Picture of Interview with Ramona Mitrica for Spark newspaper

Interview with Ramona Mitrica for Spark newspaper

The director of the Romanian Film Festival in London talks to Roxana Tohaneanu-Shields for Spark newspaper

The Other Side of Hope

by Roxana Tohaneanu-Shields, originally published in The Spark, Reading, 15 January 2013.

Some obsessions are worth indulging, contrary to what the doctors or the critics say, and other are not. In recent years one of my obsessions has been world cinema and I think this is one of the most rewarding and healthy obsessions I have. In November, last term, I had an interesting discussion with a Polish friend about films. To my surprise when I mentioned my admiration for the Polish Film School and the golden age of Polish cinema – for directors like Wajda, Munk, Zanussi, Polanski or Kieslowski, she told me that Poland is nowadays more interested in contemporary Romanian cinema. I said: ‘Really? How extraordinary!’ but, immediately I realised that I should not be so surprised because in the last eight years starting with the astonishing film The Death of Mr. Lazarescu, Romanian film is one of the most inspiring forces in cinematic storytelling.

At the end of last November I went to the 9th edition of the Romanian Film Festival in London, entitled The Other Side of Hope ( The four new Romanian films screened at the festival were: Beyond the Hills directed by C. Mungiu (a film that won two awards at the Cannes Festival in May last year for Best Screenplay and Best Actress), Principles of Life directed by C. Popescu, Everybody in Our Family by R. Jude and Periferic directed by B. G. Apetri. For me the festival offered moments of intense aesthetic pleasure, it displayed new creative cinematic talent of an international standard and it had a friendly cultural atmosphere. The festival is usually hosted by an art cinema – this edition took place at the Curzon Renoir in Russell Square, which is a real bonus for film buffs. My favourite film was Periferic (which was also translated and is probably going to be released as Outbound) a film about the human condition, alienation, the margins of society, failed relationships and resilience.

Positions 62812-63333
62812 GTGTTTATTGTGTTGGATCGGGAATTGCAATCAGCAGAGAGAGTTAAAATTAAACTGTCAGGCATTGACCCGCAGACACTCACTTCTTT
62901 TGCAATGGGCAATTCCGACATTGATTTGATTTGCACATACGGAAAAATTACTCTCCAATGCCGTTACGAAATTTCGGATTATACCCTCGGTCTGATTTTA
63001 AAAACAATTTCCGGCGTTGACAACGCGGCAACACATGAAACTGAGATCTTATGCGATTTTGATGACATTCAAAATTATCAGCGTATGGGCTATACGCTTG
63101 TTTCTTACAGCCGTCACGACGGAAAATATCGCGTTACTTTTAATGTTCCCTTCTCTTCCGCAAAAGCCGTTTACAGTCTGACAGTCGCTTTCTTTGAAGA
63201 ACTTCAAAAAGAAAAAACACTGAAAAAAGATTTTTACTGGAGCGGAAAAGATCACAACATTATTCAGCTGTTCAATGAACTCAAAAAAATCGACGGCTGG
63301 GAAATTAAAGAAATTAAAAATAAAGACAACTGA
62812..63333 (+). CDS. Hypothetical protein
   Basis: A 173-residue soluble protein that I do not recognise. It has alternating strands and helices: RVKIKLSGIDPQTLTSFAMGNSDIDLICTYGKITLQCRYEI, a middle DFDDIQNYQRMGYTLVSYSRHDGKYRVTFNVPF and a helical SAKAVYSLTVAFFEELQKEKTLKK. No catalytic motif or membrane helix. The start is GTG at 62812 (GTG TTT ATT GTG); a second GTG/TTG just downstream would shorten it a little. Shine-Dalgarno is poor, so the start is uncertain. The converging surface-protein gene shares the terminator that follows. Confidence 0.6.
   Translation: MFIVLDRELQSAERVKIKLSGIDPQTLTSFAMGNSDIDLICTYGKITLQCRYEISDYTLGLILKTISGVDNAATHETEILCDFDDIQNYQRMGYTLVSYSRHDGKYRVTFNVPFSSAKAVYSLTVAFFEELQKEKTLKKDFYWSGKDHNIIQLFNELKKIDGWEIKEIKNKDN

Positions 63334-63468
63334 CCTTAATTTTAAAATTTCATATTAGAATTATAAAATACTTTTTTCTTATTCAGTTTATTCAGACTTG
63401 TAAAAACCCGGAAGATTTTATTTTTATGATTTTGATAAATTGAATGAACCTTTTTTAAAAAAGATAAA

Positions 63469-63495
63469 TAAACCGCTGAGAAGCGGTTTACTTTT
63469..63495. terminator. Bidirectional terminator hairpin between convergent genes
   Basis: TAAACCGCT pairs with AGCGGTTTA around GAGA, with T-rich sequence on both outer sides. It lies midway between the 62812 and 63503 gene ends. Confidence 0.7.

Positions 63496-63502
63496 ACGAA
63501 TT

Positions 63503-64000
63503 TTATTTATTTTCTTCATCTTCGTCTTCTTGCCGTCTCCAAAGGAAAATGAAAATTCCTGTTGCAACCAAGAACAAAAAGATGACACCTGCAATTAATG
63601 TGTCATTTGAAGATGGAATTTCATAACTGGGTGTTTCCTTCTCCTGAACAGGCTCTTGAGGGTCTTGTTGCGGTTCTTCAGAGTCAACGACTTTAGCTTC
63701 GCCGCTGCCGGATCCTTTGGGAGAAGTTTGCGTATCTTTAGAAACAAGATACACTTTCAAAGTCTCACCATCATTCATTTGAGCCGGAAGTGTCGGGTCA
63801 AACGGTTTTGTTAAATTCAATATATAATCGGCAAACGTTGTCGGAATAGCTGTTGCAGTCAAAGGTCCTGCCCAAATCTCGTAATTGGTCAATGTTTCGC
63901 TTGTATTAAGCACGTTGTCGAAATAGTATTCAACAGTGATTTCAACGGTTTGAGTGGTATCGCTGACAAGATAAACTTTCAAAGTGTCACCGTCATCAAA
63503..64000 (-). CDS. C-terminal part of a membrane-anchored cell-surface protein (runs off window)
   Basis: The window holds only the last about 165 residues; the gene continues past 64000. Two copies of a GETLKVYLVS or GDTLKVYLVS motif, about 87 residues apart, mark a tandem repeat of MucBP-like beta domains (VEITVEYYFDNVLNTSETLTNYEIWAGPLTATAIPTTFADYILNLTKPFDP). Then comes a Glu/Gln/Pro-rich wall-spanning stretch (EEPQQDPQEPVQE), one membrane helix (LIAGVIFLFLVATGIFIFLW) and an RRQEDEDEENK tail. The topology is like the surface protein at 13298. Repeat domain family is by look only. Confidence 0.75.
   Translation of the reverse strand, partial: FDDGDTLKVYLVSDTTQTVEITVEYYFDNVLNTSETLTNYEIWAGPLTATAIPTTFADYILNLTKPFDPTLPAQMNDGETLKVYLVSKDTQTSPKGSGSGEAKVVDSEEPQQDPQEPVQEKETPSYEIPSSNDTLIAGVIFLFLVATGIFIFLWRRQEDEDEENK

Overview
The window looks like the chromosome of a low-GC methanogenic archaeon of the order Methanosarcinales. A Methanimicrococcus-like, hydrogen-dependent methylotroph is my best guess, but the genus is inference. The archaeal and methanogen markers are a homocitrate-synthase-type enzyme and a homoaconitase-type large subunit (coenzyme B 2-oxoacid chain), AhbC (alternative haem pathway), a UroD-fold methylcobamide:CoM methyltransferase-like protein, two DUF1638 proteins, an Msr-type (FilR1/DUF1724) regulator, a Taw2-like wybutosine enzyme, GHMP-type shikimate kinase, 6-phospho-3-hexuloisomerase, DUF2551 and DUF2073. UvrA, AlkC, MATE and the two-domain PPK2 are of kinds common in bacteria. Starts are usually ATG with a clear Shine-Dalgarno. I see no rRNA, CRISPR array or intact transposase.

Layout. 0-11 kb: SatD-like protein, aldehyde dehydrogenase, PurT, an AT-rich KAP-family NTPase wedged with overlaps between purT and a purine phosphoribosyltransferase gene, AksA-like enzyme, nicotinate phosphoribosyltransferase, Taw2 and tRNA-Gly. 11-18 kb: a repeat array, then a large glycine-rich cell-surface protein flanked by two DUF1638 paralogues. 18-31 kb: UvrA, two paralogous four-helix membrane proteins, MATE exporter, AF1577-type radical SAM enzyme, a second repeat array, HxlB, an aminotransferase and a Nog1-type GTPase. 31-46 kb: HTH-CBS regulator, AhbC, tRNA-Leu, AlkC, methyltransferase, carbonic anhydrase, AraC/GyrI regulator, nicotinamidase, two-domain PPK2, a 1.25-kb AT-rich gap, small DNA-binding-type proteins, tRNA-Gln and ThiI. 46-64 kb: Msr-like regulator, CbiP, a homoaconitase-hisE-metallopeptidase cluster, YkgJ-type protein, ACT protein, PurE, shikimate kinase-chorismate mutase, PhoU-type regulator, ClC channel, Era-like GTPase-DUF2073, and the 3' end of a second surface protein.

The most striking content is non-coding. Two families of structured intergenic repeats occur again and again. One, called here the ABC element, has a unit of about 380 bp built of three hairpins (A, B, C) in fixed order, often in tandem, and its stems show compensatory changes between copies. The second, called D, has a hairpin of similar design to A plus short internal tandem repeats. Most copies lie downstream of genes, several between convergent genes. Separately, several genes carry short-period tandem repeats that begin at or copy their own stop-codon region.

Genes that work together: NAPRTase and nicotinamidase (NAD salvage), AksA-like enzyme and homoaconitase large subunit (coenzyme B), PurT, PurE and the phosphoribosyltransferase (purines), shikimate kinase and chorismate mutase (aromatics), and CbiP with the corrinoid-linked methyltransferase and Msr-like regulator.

The director of the Romanian Film Festival is Ramona Mitrică who was able to fit an interview with me into her busy schedule.


Interview with Ramona Mitrică, Director of the Romanian Film Festival in London:

1)    What was the significance of this year’s festival title The Other Side of Hope?

I think this year’s title – The Other Side of Hope – managed to capture the essence of the films presented in the programme. When working on the selection for the screenings for each edition of the Festival, we have to see a good number of films, and we have to see them many times. Although we are sorry not to include the majority of them in the final programme, all these viewings create a complete picture of the contemporary Romanian film scene. We noticed there was a strong vein coursing through the greater part of all the films we saw: a certain concern to explore the limits of hope, a desire to search for what lies beyond hope. This is how we chose the title The Other Side of Hope, believing it to be a good short description of the entire programme. All the characters in the films shown in the Festival have their hopes – if these hopes are fulfilled, is for the viewers to discover.